London — Oil rose on Wednesday after media reports that China was open to agreeing on a partial trade deal with the US, while Turkey’s military operation in northern Syria also supported prices as it could affect regional oil production.
Brent crude was up 97c at $59.21 a barrel by 1.26pm GMT, and US West Texas Intermediate (WTI) crude was at $53.57, up 94c.
Negotiators from the US and China, the world’s top two economies, will meet in Washington on Thursday in the latest effort to hammer out a deal aimed at ending a long-running trade dispute that has slowed global growth.
Tensions between the two sides rose this week as the US imposed visa restrictions on Chinese officials and placed leading Chinese companies on a blacklist.
China is still open to agreeing on a partial trade deal, Bloomberg reported on Wednesday, citing an official with direct knowledge of the talks.
The Financial Times also reported that China was offering to increase annual purchases of US agricultural products as part of efforts to secure an interim trade agreement with Washington.
“Crude oil has, just like other riskier assets, received a boost from news that China is open to accept a partial trade deal,” Saxo Bank commodity strategist Ole Hansen said. “This news comes on top of earlier reports that Turkish troops have moved into Iraq — something that could add to a growing list of geopolitical worries for the oil market.”
Turkey launched a military operation into Syria, President Tayyip Erdoğan said, adding that the offensive was aimed at eliminating a “terror corridor” along the Turkish border. Analysts say the attacks could affect the economy of the oil-producing Kurdistan region in Iraq, and energy prices.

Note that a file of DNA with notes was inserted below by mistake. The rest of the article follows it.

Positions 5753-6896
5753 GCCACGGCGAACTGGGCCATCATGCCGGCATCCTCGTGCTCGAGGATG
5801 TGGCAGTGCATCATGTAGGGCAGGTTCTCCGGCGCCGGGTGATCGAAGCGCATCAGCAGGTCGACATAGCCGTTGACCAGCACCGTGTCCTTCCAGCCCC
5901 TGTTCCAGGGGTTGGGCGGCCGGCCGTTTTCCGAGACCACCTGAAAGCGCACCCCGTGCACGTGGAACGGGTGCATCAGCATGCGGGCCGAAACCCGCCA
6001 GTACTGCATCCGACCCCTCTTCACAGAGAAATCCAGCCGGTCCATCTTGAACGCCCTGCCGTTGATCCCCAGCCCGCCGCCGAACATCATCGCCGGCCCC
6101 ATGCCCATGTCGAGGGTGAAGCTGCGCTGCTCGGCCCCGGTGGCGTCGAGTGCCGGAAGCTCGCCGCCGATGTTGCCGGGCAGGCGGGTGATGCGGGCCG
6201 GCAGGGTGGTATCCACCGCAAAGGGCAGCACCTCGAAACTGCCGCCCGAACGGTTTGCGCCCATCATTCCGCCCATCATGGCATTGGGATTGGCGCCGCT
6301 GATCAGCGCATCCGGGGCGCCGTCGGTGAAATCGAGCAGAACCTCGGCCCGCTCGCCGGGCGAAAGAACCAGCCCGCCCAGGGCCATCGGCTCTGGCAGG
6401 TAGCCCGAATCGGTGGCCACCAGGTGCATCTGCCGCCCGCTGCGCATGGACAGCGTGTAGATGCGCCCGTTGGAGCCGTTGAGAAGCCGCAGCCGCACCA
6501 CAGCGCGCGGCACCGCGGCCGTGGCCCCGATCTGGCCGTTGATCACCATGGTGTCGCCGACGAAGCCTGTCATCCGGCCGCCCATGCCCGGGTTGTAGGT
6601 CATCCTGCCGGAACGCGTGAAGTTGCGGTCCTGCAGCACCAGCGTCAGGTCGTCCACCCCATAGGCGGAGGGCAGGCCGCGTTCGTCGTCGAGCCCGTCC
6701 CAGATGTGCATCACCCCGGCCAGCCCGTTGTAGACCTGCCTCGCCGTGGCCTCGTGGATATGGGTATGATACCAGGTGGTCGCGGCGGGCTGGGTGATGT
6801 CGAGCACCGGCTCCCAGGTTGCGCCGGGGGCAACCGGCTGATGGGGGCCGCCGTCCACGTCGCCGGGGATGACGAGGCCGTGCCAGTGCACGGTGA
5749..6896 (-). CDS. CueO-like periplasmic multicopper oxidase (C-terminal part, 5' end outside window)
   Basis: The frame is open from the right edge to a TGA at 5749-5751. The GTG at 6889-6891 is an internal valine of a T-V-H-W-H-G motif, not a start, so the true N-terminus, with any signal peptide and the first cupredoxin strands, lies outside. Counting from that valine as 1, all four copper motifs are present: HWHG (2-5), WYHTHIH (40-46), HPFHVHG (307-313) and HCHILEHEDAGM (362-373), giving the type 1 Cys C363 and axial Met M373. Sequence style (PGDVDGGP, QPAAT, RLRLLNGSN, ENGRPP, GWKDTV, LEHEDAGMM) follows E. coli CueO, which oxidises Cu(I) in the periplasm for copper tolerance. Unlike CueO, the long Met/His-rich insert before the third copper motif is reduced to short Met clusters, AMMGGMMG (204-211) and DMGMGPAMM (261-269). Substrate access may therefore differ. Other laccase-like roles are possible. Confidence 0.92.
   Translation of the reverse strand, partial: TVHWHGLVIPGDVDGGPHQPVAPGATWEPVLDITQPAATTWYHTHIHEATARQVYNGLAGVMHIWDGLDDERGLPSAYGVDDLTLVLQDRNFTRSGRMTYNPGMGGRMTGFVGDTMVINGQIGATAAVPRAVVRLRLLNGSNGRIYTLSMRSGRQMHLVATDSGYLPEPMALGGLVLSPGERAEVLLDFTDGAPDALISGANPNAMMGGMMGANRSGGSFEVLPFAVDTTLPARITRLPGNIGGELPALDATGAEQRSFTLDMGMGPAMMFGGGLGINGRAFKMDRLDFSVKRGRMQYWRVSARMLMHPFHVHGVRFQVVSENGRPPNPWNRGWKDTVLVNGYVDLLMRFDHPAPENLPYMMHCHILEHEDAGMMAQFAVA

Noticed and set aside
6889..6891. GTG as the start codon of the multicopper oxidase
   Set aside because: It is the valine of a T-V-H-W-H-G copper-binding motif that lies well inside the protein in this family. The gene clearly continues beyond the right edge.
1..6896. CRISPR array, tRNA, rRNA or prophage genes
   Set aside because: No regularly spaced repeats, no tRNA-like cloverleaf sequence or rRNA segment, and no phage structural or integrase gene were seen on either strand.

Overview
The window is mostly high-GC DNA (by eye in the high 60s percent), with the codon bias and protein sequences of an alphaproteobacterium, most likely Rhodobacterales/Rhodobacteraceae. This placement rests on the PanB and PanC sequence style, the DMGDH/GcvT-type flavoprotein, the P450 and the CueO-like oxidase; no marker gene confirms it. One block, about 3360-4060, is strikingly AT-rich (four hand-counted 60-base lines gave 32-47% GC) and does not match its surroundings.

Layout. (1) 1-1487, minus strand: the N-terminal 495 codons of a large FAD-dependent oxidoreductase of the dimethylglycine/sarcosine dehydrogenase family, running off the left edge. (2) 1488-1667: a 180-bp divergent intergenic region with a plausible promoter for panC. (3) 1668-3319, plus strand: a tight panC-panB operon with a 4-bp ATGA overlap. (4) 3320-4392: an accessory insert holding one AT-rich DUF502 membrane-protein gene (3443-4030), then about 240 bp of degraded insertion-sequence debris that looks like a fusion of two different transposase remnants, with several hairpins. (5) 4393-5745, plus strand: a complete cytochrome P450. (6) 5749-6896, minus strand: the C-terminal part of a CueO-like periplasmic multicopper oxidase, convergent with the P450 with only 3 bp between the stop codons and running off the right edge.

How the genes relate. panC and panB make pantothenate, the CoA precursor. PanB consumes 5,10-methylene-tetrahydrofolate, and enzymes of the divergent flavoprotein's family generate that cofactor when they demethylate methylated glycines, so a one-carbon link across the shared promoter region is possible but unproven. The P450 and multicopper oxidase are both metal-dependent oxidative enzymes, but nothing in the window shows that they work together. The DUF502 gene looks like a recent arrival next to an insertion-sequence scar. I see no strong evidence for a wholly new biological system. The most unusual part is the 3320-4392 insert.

Protests also threatened oil production in Ecuador and Iraq, members of oil cartel Opec.
Saudi Aramco CEO Amin Nasser said there was no doubt Iran was behind September’s attacks on Saudi oil facilities, and warned such strikes may continue if there is no concerted international response.
Commerzbank analyst Carsten Fritsch said if the US-China talks fail, “the oil price risks suffering a renewed slide because concerns about demand would then increase considerably again, especially looking ahead to the coming year”.
Oil will weaken in 2020 to about $50 a barrel due to slowing global demand, the heads of the world’s biggest trading houses, Vitol, Trafigura and Gunvor, told the annual Oil & Money 2019 conference in London.